{Homely House}


8.8.99

Perhaps it's only fitting that all the hoopla surrounding Peter Jackson's new set of Tolkien films has come up now, stirring up with it, distant memories of my childhood:

... My father, reading The Hobbit to me every night before bed, in Paris and then in my little room in Brussels.

... Pretending to be a hobbit in my mother's plaid hooded cape, hiding out in the back yard, with a ring on a chain to stand in for the One Ring.

... Unable to stand the suspense any longer, turning the light back on after my father had left, and skipping forward, desperate to read more.

... Dad taking us to see the animated film that came out in the late seventies and being terrifed all over again of the Balrog.

These books are in part responsible for teaching me to read. I was four years old when Dad started on The Hobbit. Two years later I was swallowing up The Fellowship of the Ring and looking forward eagerly to the day when I would turn the pages of The Two Towers and Return of the King.

Twenty years later, the books are old favorites -- somewhat the worse for wear, but like old friends on a rainy day, that brighten up everything and bring me back to happier, more innocent times.

I am very much looking forward to seeing these films. I've been keeping an eye on all of the fan sites, eating up the associated news, but avoiding spoilers like the plague.

In the meantime, back at home, my own, last Homely House, is slowly, but surely turning into a shell of what it once was.

The house is sold, the walls painted freshly white. Most of the curtains are down. The lists of things to keep and things to sell, things to store and things to put out on the kerb are made. The boxes are stacked in the garage, waiting to be filled with fifteen years' worth of memories and posessions. Some of them have already been pressed into service, taking their orders from my mother, the marshal in charge of it all.

Two weekends ago, I went up to begin the process of cleaning out my room. I began to make the difficult decisions: what can I take ... what must go ... how much can go into storage ... how much must wind up on the trash heap of my family's history?

I went up again this weekend, to bring the job closer to the finish line. The bookcases are completely bare, the closet's contents dumped out onto the floor and sorted into neat piles: "keep," "sell," "trash."

My things, my memories, my life, taken out of the safe haven of my room, laid out for analysis and redistribution.

It hurts.

I didn't expect it to hurt quite so much -- it's just that the sale happened so quickly, the need to decide came up so fast that it's left me with my head spinning.

As of August 27th the house is no longer ours. Everything that we lived between those walls, will be irrevocably part of an untouchable past. It's time to say good-bye, bid the last of my childhood a fond farewell and commit myself totally to the present that I live in.

Never again will I be able to curl up in the safety of my bed, in my room, with my parents right down the hall and the sound of the wind, tossing the heads of the trees outside. Never again will I look up at the moon, framed between two criss-crossed branches and the angle of my windowpane. Never again wake up to the sound of the garage door opening, early in the morning, as my mother steps out to get the milk out of the box and fetch in the paper.

All of that, wiped away by signatures on a dotted line.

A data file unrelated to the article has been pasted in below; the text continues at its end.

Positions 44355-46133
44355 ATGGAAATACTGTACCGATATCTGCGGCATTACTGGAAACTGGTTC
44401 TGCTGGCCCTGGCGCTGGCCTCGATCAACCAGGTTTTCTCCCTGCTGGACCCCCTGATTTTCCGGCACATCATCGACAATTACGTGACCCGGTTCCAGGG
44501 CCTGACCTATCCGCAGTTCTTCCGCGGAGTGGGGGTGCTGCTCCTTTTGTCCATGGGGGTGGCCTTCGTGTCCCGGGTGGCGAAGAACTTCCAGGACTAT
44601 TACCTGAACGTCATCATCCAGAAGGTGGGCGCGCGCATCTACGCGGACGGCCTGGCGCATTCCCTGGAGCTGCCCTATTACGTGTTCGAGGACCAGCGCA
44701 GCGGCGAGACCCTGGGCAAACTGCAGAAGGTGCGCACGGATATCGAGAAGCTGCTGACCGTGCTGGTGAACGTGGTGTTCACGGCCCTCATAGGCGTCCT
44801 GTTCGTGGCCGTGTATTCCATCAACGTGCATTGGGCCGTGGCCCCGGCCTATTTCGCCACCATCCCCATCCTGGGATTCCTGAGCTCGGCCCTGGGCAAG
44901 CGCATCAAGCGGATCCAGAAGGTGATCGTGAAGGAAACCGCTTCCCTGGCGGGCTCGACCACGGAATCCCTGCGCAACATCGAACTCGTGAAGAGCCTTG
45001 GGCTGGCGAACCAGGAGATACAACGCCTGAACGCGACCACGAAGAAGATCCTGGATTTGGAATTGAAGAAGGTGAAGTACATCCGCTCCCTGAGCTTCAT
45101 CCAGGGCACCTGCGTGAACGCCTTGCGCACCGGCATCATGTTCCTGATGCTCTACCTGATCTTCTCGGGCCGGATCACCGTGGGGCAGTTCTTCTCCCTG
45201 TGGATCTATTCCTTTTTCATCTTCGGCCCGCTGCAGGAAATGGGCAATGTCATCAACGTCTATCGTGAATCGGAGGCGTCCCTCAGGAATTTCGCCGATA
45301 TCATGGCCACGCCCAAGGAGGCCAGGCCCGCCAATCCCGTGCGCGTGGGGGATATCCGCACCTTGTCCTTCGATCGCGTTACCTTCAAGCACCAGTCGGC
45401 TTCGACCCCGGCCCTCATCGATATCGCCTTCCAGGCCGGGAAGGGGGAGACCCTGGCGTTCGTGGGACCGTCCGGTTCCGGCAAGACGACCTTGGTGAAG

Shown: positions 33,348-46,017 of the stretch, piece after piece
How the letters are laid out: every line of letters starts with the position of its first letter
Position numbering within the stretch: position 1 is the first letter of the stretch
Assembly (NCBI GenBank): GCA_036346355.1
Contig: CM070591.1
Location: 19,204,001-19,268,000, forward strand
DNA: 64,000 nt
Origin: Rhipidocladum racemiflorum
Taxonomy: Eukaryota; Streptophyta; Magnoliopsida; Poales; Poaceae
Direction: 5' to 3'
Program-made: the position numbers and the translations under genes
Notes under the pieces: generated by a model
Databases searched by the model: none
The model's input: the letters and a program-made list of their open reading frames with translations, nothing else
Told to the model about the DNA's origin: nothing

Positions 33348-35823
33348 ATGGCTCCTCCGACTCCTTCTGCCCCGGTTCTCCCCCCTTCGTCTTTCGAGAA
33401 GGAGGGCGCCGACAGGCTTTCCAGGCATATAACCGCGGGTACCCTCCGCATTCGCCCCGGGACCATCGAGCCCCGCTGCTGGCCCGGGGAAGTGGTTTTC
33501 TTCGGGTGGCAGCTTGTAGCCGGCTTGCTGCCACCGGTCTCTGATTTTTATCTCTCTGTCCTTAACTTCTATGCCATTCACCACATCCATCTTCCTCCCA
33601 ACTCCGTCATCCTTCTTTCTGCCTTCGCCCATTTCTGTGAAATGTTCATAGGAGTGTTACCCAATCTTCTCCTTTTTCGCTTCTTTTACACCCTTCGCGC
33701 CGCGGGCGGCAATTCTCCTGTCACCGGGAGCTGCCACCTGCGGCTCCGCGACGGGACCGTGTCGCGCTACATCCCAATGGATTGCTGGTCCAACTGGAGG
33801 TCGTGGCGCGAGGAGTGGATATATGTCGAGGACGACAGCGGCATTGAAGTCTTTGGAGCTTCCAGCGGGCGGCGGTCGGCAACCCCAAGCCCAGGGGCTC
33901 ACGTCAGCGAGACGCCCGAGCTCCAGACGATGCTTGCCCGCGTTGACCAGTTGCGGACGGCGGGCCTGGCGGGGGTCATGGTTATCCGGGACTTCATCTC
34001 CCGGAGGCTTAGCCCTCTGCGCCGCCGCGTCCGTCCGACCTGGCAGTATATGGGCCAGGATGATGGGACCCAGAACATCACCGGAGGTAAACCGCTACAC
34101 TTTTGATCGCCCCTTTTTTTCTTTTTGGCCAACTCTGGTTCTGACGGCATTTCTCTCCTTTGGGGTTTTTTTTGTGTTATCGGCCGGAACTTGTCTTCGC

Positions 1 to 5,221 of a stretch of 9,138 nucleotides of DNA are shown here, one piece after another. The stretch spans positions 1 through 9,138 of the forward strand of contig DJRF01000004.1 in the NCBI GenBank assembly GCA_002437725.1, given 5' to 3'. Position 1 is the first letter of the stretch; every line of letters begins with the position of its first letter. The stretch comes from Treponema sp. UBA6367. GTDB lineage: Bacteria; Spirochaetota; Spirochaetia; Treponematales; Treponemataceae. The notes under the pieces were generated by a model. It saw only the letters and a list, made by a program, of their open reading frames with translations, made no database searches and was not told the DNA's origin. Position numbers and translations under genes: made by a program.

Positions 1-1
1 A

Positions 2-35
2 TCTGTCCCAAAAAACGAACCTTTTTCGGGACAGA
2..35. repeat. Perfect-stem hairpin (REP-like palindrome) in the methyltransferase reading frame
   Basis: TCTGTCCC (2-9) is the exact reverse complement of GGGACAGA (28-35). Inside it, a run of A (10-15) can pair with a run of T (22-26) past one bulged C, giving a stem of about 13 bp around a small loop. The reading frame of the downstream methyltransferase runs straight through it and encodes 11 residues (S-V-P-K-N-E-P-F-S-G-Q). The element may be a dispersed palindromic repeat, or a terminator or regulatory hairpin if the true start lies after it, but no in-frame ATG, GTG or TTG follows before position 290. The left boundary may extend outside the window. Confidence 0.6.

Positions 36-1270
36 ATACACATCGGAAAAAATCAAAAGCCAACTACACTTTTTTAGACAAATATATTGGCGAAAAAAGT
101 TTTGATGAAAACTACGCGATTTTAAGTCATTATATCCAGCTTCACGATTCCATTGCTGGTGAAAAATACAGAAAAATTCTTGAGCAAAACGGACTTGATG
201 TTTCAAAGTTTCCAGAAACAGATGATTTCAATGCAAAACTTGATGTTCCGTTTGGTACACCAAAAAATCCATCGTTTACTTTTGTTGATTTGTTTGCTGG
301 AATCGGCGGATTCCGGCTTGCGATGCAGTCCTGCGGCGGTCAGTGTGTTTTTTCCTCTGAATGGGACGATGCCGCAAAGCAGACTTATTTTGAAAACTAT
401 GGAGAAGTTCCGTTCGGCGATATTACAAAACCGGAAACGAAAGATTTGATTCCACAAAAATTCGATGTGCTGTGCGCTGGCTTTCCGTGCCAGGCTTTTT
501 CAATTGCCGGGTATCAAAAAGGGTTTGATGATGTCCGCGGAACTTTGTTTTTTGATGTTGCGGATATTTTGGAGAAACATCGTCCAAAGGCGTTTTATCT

And rightfully so: Ted leaves for college next week, the last child to hop out of the nest. Tom shares a house with roommates now, out in Pittsburgh near his school. And I? It's been three and a half years since I graduated from Smith, seven and a half since I graduated from high school. It's been nearly five years since I lived at home full time. What are my parents supposed to do with a five-bedroom, neo-colonial farmhouse near all of the areas best public schools?

It's time.

I just had no idea, it would be so hard to say good-bye.

Last night as I dozed off beneath the quilt and afghan that have sheltered me from night terrors for years, I thought I could hear echoes of our childish voices calling out to each other in the last yard. The giggles and squeals rose up to me, as a phantom game of "Prisoner" unfolded through the firefly-laden air. Faces, long-moved on to other places, dancing before me, bringing with them, sweet memories of a childhood well-spent.

I could see Zoe, walking down the hill through the pine trees at the edge of the next door neighbors' property again. Striding as she always used to, my best friend, coming down the road from her house, to spend an afternoon sharing secrets, telling stories and making up worlds for our fancies to live in.

Today, I sorted through all of the letters and cards, the mementoes, the beach pebbles, the collections of stamps, the papers from junior and senior high school, the binders from college, the pictures, the toys, the little league trophies and the academic plaques. I hid some of them away the boxes, laid others in the garage sale heap, filled up a garbage bag and fingered each piece of paper, each thing lovingly as I made the decision. Every object in my room is laden with some sight, sound, thought from my past, each a part of who I am today.

Those memories, those meanings are all coming with me, since they are always with me.

But the house, in whose shelter I felt so safe, must finally be left behind, passed onto another family, another set of childish faces, childish voices, to come out an play another day.

While I realize that this is so, and right and just another part of life.

It is hard and it is sad and it hurts, to say good-bye.

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